24 July 1861 when his son's birth was registered by Tasso. His
widow, Maria Lins Genn, according to Anthony Genn, eventually
returned to Brazil and died there. Maria E. S. M. Genn is of
the opinion that Maria remained in England.
Jacamo Tasso became closely involved with the Genns while they
were in Brazil. Tasso owned an adjoining estate. Tasso's magnificent
grave monument at Santo Amaro Cemetery, Recife, revealed that
he was born in Lisbon, Portugal, 10 October 1796 and died in
Pernambuco, 5 June 1859. His wife was D. Helena Joaquina Tasso,
born in 1800, died in 1855.
second Jose Jacamo Tasso died on 18 July 1876 and we assume
this to be the son. He was described as single, age 58, (born,
1818) an Italian born in Portugal. Cause of death was stated
as being the consequence of a monkey bite. It would have been
this Tasso that was the informant when Diogo's birth was registered
in 1861 and who Maria, Diogo's mother, maintained a close association
with after the death of Diogo's father. Tasso's will disclosed
a considerable fortune and identified a brother, Jorge Jacamo
Tasso and three sisters. The will left a house to a certain
Madame Melane and also freed all Tasso's slaves. Emperor D.
Pedro II had offered Tasso the Order of the Rose for his war
service, further supporting the Royalist alliance.
after returning to England, operated as an importer of Brazilian
produce. It is believed that Jose Jacamo Tasso was also involved
in the business. In 1870, Diogo named a son Hubert Tasso Genn.
A signed photo of Tasso appears in the Emily Lewis collection,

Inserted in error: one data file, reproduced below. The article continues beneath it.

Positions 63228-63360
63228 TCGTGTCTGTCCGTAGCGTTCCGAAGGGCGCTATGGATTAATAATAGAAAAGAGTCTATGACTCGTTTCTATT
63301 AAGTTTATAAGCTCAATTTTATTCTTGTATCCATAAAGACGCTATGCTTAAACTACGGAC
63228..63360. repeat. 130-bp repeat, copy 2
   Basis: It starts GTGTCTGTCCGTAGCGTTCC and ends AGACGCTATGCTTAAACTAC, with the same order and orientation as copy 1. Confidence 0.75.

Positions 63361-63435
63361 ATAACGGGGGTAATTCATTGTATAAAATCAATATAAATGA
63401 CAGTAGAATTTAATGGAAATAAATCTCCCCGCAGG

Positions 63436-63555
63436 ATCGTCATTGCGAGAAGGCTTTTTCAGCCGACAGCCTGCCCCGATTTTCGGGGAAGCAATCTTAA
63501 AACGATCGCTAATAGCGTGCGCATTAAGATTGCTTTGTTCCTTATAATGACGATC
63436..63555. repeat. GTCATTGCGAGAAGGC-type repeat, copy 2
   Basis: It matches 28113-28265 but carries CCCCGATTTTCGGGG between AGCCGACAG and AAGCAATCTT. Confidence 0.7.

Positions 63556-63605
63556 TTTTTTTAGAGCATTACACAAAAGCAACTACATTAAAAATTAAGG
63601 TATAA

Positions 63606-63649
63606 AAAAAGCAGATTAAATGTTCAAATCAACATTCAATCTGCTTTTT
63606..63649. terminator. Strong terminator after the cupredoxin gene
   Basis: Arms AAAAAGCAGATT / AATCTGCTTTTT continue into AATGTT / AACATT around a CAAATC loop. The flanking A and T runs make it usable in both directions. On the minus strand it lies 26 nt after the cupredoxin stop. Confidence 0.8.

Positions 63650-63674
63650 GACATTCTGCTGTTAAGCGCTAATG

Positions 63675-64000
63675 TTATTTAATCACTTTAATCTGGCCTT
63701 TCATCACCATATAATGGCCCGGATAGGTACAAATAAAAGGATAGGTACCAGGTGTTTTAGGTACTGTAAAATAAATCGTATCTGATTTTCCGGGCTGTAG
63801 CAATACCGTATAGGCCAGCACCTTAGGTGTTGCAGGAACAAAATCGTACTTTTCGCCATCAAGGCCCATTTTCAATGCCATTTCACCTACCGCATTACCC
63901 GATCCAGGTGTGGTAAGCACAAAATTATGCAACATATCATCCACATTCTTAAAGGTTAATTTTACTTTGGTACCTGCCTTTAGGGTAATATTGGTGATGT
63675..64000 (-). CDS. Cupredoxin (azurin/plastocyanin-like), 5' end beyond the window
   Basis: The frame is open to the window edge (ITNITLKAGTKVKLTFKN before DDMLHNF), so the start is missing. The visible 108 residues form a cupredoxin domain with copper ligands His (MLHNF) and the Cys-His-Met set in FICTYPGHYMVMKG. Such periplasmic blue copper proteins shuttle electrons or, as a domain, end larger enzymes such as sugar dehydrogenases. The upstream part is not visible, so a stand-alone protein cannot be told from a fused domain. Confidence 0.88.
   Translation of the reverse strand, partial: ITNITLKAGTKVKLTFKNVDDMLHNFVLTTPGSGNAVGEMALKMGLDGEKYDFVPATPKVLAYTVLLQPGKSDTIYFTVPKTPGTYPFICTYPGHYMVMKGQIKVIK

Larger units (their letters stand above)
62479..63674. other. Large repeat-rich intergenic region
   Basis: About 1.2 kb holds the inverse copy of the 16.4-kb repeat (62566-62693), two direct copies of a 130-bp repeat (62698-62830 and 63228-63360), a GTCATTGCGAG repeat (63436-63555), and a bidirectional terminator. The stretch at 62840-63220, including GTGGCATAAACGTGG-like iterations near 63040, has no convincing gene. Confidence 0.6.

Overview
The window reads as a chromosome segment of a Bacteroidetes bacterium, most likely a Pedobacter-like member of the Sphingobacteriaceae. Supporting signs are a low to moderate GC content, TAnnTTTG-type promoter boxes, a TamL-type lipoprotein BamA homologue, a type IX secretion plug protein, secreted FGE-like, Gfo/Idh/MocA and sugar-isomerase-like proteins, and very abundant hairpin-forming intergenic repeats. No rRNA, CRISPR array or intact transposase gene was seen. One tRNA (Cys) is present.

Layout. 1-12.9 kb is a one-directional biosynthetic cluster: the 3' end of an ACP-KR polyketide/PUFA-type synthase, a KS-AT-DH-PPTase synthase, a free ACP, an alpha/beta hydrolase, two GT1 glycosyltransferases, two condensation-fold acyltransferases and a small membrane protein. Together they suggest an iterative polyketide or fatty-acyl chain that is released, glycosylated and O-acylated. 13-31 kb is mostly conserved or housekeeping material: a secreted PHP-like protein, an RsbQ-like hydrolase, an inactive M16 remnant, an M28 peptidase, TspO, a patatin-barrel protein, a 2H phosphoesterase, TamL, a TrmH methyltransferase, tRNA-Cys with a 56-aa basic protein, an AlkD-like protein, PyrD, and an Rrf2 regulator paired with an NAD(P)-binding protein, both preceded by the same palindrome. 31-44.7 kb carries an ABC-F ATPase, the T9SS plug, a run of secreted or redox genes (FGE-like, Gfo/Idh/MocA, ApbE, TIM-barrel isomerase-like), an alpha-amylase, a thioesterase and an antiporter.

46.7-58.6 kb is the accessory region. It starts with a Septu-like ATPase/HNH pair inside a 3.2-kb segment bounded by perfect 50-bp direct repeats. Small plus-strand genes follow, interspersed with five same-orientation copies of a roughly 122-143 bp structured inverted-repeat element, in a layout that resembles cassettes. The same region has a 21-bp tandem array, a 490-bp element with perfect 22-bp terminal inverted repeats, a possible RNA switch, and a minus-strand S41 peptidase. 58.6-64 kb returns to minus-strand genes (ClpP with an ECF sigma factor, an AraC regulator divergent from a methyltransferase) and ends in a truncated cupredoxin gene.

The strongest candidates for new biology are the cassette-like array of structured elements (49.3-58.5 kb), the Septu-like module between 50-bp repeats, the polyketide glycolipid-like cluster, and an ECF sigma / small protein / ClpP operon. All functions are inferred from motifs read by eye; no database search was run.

and Tasso is mentioned six times in Diogo's diary.
connection to Jose Jacamo Tasso may prove to be the main source
of the trouble in reconciling the stories we have from their
various sources. All the evidence suggests that after the death
of Diogo's father, Tasso became somewhat of a step father to
are led to believe that Tasso was involved romantically with
Diogo's mother "the widow of James Madison". Anthony
Genn's brother, Reginald had suggested that Diogo or his father
had died in Brazil from a jaguar bite. Tasso died of a monkey
bite. Diogo was not in Tasso's will.
of what Anthony Genn says better applies to Tasso than to his
actual grandfather, James Maddison Genn. He was writing more
than 100 years after the events took place and with no direct
connection to them. These switches and discrepancies, on consideration,
become quite believable. For this theory to have substance,
Anthony Genn's grandmother, Maria Lins Genn, would have had
to have spent much of her remaining years in Brazil rather than
passport records visas for Brazilian and Portuguese ports on
the following dates:
Para ? February 1874
Maranhao 28 February 1874
Para 10 March 1874
Para 16 March 1874
Rio de Janeiro 6 April 1874
? 30 August 1875
Para 4 February 1875
? 12 April 1876
Maranhao 14 April 1876
Ceara 22 April 1876
Maranhao 15 March 1876
Ceara 18 March 1876
Pernambuco 19 March 1876
Lisbon 15 February 1877
to England 25 June 1877
The visa dates are compatible with those noted in the diary.
Enclosed in the passport was a document titled, Commercial Review
and Current Prices of Herques & Co., P. O. Box 1073, No.
85 Pearl St., New York, 7 March 1876. The document appears to
be a cargo inventory for the steamer, John Bramall, and provides
quantities and pricing for such goods as cotton, sugar, borax,
coffee, jacaranda, Florida Water, pitch, rice, codfish, pork
lard, biscuits, tar, rope, cinnamon, meat, kerosene and flour.
The document is printed in Portuguese.
in the pocket of Diogo's passport was a two line obituary notice
from a newspaper: “POTTER ? On May 30 at Para, Brazil,
William Ero Potter, of Oxton and Liverpool, aged 4?”.
The name Potter is also noted at the end of Diogo's diary in
Emily's hand. A search for Potter may yield some additional
diary describes Diogo Genn's travels, leaving Liverpool by rail
on 8 January 1874, sailing from Southampton via Portugal, Canary
Islands and crossing the Atlantic to St. Vincent, then arriving
at Recife on 25 January 1874. The rest of the diary describes